Also typical of Apple, it is the high-priced spread. $499 will buy you the entry level 16GB WiFi only version. The 16GB WiFi + 4G LTE version goes for $629. The top-of-the-line 64GB WiFi + 4G LTE version will set you back $829. It’s pricey, but it deserves its position as undisputed leader in the market.
The Kindle Fire
Late last year, the rumors of an Amazon tablet were realized with the introduction of the Kindle Fire. Critics have questioned whether the Fire is really a tablet. To be sure, it’s no iPad. It has a 7-inch screen (vs. iPad’s 10-inch display) and it does not have a camera. Personally, I can’t see myself walking around with a tablet taking pictures, so I don’t see that as a big issue. The Fire is somewhat less suited for general use than other tablets, but at a price-busting $199, it’s easy to overlook a few shortcomings.
Regarding the price, Amazon actually loses money on every Kindle Fire it sells. The company is obviously counting on making up the difference and a lot more on continued purchases of ebooks and other content. The Fire is to consumable content what printers are to printer ink and razors are to razor blades. I’m sure the business logic is sound.
The Fire is the first color Kindle, and as an ebook reader, it brings color to magazines and other color-enabled ebooks. It is essentially a content consumption device for Amazon’s entire library of ebooks, music and streaming video.
But in spite of whatever limitations it has as a full-featured tablet, the Fire goes well beyond just being a color Kindle. It is WiFi enabled, allowing you to surf the Web with the Fire’s new built-in Web browser. Thousands of the most popular apps and games are available, including Netflix and Hulu Plus for streaming movies and TV shows, Pandora and other music apps, and yes it has “Angry Birds,” for those of you who are into that. And you can easily stay in touch when you travel with its email apps.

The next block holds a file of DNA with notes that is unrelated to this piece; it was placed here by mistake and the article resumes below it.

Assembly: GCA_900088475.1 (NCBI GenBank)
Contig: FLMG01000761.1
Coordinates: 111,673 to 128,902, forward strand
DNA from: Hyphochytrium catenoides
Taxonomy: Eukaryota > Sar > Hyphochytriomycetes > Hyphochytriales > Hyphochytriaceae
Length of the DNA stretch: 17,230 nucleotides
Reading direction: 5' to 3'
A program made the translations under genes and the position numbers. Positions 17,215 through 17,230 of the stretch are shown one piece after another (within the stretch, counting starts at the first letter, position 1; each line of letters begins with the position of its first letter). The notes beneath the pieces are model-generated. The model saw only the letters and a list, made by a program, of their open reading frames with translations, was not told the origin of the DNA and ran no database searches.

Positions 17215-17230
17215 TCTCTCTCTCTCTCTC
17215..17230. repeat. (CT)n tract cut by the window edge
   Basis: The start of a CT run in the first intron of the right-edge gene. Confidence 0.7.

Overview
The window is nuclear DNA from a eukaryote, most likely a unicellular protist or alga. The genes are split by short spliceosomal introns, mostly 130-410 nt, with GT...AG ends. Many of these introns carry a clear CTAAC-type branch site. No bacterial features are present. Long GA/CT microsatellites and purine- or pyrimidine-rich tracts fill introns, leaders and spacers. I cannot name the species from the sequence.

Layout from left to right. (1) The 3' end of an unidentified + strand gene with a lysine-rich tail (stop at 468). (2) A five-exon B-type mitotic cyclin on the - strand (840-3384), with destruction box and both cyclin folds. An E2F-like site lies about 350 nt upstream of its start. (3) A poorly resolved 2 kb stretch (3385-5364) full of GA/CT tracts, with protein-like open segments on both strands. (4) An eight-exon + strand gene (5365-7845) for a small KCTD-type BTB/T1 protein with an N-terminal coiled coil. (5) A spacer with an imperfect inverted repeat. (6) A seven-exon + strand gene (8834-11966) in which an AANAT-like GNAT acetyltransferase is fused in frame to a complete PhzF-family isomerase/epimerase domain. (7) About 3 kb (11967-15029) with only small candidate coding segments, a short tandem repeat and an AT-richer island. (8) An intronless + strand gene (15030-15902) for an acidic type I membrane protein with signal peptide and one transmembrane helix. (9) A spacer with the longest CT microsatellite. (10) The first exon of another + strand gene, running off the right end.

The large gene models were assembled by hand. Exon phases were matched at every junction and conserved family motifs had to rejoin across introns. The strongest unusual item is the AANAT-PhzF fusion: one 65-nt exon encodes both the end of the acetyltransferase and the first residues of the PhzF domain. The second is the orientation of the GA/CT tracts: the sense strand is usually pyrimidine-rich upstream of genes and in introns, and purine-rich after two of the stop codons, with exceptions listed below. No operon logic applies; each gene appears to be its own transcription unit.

My wife owns a Kindle Fire, and one of her most-used features is a recipe app. I must say, I like this one too. Not the app … the results.
I’m sure we haven’t heard the last from Amazon in the tablet department. In fact, the rumor mill says we’ll see the Kindle Fire 2 very soon, possibly even before this month is out. It will probably have a larger display and maybe some other missing features of the original Fire. We won’t have to wait long to find out.
Microsoft Enters the Fray with Windows 8 Tablets
Sometime this year, maybe very soon, we will hear from Microsoft. Its new operating system, Windows 8, is ideally suited for tablets. I’ll tell you more about Windows 8 next month, but keeping on topic, Microsoft definitely has not ignored the tablet market. It’s likely that Windows 8 tablets will bring the tablet closer to being a replacement for the laptop, with a wider choice of available software.
How Popular Are These Things?
I just recently returned from a 2-week cruise. I was amazed at the number of tablets and e-readers I saw in use. In fact, sitting in the large theater in the evenings waiting for the programs to start, you could see little glowing rectangles in every row of the theater. And the owners are not kids. The boat was primarily made up of … how do I say this … “SaddleBrooke mature” people. I have so far resisted this toy, but I’m sure there’s one in my future. I’m going to wait to see the new Windows 8 tablets before I make a decision, but I will join the tablet generation soon.
Coming Next Month
Unless something more timely comes up between now and then, I will be reporting on the new Windows 8 operating system next month.
Speaking of timely items, my Two’s News version of Tools, Toys and Technology comes out once a month. As fast as things are happening in this field, a month is a long time. You can keep track of interim announcements and introductions on ToolsToysAndTechnology.com by just selecting “Timely Updates” under the Topics heading.